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Key Democrats split with Obama on taxes

From Ted Barrett, CNN Congressional Producer
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STORY HIGHLIGHTS
  • Several Democratic senators oppose allowing Bush tax cuts for higher earners to expire
  • They've expressed concern about such a move during an economic downturn
  • But Democratic leaders intend to press on with debate on a tax bill

Washington (CNN) -- Despite President Obama's accusation Wednesday that Republicans are holding middle class income tax cuts "hostage" by tying them to an extension of tax cuts for wealthier Americans, the reality is several Democratic senators also oppose allowing President Bush's tax cuts for higher earners to expire.

Democrats Ben Nelson of Nebraska, Evan Bayh of Indiana, Kent Conrad of North Dakota, and Independent Joe Lieberman of Connecticut have each publicly expressed concern about the impact of raising taxes, even on the well-to-do, during an economic downturn.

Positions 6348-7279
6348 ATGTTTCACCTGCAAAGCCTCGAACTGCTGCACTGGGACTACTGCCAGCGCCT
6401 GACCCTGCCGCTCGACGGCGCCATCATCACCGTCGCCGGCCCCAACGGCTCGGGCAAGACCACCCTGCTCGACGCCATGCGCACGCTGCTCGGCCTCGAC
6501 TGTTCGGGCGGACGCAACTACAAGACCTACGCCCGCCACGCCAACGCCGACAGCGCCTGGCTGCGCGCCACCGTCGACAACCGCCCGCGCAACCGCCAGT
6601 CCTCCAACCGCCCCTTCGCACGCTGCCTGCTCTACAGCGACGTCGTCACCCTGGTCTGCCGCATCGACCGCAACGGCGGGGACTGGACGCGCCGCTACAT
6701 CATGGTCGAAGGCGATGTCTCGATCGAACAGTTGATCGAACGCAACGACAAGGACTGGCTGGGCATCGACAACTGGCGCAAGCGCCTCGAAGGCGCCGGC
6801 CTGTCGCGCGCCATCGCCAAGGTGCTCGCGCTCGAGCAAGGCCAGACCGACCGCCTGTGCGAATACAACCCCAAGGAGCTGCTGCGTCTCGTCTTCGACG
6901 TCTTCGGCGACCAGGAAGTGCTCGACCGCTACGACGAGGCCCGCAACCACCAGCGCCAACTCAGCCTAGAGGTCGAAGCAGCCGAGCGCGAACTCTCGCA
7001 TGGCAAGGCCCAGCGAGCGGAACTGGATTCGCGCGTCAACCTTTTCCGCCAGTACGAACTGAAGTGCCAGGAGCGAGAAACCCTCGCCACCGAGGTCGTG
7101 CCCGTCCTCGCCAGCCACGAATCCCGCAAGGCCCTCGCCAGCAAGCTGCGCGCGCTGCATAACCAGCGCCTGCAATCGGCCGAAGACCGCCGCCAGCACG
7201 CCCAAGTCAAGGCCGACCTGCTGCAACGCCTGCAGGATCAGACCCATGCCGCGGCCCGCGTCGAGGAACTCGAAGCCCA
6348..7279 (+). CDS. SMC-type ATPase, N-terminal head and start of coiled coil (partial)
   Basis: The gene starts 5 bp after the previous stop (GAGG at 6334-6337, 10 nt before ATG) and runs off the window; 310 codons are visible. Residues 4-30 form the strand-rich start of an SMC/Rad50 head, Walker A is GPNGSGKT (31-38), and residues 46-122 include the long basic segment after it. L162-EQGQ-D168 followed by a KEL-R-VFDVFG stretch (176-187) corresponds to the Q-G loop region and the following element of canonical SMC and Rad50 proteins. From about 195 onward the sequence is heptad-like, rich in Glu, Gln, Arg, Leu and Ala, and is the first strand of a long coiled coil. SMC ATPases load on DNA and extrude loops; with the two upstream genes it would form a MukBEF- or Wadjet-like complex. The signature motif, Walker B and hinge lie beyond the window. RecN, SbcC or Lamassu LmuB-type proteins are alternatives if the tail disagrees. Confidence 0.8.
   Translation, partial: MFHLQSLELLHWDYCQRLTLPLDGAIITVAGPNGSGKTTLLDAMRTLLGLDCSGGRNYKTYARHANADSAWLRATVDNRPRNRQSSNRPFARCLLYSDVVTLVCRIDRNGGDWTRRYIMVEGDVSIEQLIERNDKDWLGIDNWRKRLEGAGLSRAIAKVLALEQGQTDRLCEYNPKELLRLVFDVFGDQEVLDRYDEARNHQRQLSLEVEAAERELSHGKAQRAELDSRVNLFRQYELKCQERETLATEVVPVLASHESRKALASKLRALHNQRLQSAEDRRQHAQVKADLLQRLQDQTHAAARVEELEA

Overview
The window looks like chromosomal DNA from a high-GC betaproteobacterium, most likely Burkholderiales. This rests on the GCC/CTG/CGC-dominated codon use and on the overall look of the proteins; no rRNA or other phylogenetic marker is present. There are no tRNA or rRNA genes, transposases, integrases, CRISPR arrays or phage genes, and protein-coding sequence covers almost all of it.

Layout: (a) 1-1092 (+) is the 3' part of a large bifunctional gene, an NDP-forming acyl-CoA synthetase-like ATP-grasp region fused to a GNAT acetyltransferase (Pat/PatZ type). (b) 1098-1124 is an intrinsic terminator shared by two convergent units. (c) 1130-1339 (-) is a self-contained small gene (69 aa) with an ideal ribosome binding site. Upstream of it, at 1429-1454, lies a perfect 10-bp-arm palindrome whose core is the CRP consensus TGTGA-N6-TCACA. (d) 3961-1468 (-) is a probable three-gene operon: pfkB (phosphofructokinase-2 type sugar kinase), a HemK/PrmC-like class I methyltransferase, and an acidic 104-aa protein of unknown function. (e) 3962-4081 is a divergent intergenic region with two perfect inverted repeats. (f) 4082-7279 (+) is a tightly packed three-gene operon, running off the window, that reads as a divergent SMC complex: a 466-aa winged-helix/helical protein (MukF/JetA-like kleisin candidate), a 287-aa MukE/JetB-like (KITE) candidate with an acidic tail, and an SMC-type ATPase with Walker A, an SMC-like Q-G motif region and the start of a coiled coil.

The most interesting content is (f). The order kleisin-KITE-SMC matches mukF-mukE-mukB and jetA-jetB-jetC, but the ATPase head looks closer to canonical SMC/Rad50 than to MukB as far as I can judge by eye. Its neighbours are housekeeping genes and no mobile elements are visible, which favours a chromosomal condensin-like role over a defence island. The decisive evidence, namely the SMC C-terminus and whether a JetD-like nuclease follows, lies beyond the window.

"The general rule of thumb would be you don't want to do tax changes, tax increases...until the recovery is on more solid ground," Conrad said recently, summarizing their view.

Each has said the tax cuts should be extended at least temporarily.

Senate Democratic leaders know it will be virtually impossible to pass a controversial tax bill without the support of all their members but intend to press ahead with the debate later this month. They believe the political and fiscal arguments are on their side and that allowing the tax cuts for the wealthy to expire is "the consensus position of the caucus," even if a few Democrats oppose doing so, according to a top Senate Democratic leadership aide.

"There is bipartisan consensus that we should not raise taxes," retorted a senior senate Republican leadership aide, seizing on the division in the Democratic ranks.

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The GOP aide didn't rule out a compromise that involved passing a short-term extension, a proposal put forth by House Majority Leader John Boehner. "If the only way to pass a bill that didn't raise taxes would to pass a temporary extension, we'd be open to talking about it," said the aide.

But the Democratic aide doubted Republicans would seriously work to help Democrats pass a bill this close to the November election.

"I don't believe the Republicans are interested in compromise," the aide said.